Coins and medal specialist Dix Noonan Webb will offer a Second World War D-Day, Gold beach naval frogman’s Distinguished Service Medal group of four at auction on July 17-18 in Mayfair, London.
The group, estimated at £6000-8000, was awarded to Able Seaman AG Hirst who took part in the initial landings of Allied forces on the coast of Normandy. Naval frogmen were the first men ashore, tasked with clearing the beaches of obstacles and mines while under enemy fire to make a safer passage for the waiting landing craft.
For the invasion of Normandy, the force commanders used approximately 120 officers and men of the LCOCU (Landing Craft Obstruction Clearance Unit), successfully disposing of thousands of obstacles.
This flexible collar necklace above composed of a series of candy twist design panels with platinum and diamond intervals was made by Jacques Lacloche of Lacloche Frères in c.1960.
Lacloche Frères was founded by Jacques’ father and three uncles in Madrid in 1875 and later moved to Paris where it became renowned for its Art Deco jewellery designs. Jacques had a long list of discerning clients, including Prince Rainier, for whom he created a brooch as a wedding gift for Grace Kelly.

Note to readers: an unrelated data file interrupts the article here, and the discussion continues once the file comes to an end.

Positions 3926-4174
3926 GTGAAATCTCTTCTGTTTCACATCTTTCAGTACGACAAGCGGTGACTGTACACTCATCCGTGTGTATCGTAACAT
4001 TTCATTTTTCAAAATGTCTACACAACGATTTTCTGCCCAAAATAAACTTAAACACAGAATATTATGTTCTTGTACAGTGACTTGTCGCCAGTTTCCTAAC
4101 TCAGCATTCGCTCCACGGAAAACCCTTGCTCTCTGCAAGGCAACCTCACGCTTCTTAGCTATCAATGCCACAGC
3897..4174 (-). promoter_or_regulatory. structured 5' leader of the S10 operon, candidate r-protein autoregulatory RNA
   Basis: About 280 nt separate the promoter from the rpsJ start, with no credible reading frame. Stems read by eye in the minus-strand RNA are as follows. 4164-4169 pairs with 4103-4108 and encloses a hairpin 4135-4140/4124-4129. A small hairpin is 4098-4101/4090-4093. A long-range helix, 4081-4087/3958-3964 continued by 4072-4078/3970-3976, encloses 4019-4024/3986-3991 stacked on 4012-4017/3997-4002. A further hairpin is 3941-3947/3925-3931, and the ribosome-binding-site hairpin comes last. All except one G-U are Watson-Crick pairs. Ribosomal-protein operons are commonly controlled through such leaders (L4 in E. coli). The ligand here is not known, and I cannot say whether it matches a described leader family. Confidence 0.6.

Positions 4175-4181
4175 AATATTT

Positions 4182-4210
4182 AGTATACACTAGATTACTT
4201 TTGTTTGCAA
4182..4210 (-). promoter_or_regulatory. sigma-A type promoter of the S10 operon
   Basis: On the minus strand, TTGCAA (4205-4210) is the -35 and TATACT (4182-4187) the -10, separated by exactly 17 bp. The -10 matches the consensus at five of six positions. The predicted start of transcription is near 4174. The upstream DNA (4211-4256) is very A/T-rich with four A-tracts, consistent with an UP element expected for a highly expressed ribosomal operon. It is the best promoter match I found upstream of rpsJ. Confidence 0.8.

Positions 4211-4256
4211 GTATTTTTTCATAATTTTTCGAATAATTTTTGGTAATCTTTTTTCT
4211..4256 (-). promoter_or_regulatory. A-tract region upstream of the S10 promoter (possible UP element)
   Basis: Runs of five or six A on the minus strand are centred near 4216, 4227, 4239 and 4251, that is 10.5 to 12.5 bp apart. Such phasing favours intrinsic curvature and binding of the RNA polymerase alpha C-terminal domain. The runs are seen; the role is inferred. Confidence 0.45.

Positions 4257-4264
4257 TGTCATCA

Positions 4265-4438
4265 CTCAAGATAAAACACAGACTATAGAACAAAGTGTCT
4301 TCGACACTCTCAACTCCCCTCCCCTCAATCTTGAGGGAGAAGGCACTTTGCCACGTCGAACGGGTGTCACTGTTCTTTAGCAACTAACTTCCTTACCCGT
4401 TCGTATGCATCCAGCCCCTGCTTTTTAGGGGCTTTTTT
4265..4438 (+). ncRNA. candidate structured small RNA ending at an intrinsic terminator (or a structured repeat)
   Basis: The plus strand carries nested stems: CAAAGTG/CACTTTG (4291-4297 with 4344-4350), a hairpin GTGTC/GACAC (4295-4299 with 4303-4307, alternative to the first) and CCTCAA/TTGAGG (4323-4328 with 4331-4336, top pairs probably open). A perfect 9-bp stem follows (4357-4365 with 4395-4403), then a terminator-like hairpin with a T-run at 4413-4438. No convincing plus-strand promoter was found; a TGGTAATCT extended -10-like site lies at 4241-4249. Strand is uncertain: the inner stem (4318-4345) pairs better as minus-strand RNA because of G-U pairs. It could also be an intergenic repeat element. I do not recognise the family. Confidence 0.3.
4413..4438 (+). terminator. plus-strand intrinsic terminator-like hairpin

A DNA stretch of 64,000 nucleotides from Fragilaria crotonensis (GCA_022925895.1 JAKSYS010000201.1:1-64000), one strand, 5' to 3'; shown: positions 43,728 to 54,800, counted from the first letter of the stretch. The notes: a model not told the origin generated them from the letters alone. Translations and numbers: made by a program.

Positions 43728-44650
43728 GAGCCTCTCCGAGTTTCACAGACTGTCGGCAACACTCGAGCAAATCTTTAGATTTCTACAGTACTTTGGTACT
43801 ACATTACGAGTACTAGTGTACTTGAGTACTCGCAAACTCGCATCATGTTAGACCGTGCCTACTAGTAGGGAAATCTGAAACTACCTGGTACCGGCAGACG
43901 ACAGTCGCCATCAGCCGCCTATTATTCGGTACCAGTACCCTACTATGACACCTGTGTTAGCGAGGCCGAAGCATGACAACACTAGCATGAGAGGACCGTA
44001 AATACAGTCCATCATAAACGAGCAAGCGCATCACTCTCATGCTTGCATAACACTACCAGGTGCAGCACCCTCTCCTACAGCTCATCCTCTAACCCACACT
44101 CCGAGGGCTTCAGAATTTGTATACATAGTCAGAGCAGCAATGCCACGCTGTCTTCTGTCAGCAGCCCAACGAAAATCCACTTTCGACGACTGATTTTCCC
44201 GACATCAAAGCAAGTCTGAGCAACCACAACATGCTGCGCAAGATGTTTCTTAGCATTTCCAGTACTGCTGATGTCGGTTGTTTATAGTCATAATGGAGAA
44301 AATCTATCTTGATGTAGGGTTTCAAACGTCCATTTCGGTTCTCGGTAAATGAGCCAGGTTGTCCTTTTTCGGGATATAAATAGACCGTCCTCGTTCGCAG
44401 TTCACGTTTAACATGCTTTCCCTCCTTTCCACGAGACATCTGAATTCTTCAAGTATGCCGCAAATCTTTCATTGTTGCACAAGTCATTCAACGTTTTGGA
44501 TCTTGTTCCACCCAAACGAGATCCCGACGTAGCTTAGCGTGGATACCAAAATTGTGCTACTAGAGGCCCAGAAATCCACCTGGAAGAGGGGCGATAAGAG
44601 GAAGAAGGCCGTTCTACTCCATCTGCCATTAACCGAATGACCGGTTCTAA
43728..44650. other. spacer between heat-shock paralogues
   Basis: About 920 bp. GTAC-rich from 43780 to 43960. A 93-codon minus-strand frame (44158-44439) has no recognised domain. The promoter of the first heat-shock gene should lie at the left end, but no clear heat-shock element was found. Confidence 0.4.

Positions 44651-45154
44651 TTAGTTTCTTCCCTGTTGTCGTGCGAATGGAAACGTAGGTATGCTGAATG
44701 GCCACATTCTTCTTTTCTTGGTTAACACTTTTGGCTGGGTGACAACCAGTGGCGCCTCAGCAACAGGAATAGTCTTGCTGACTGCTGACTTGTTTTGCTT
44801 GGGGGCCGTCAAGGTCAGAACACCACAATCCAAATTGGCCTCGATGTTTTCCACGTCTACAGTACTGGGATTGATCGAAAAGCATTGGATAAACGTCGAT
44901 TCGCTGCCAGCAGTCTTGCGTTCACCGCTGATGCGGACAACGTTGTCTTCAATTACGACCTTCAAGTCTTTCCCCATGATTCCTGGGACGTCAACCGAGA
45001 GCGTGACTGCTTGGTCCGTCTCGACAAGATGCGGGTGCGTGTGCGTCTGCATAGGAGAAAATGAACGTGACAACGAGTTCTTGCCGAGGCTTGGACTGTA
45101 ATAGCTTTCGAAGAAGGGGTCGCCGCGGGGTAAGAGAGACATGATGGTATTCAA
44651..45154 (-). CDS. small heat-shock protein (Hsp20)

The piece carries a £8000-12,000 estimate in a sale of jewellery and watches on July 16 at Roseberys in West Norwood, south London.
The subject of the sea, and most notably its symbolic relationship with death and the hardship surrounding those whose livelihood depended on it, was a popular theme in Victorian art and drew many an artist to coastal villages. Among them was Walter Langley (1852-1922), who became the first artist to visit the coastal village of Newlyn in 1880.
From a working-class background himself, he identified with the villagers of Newlyn and the hardships they endured through his depictions of Cornish village life.
A Langley watercolour titled The Lass Who Loves A Sailor is estimated at £7000-9000 in the Charterhouse Sherborne saleroom on July 18-19.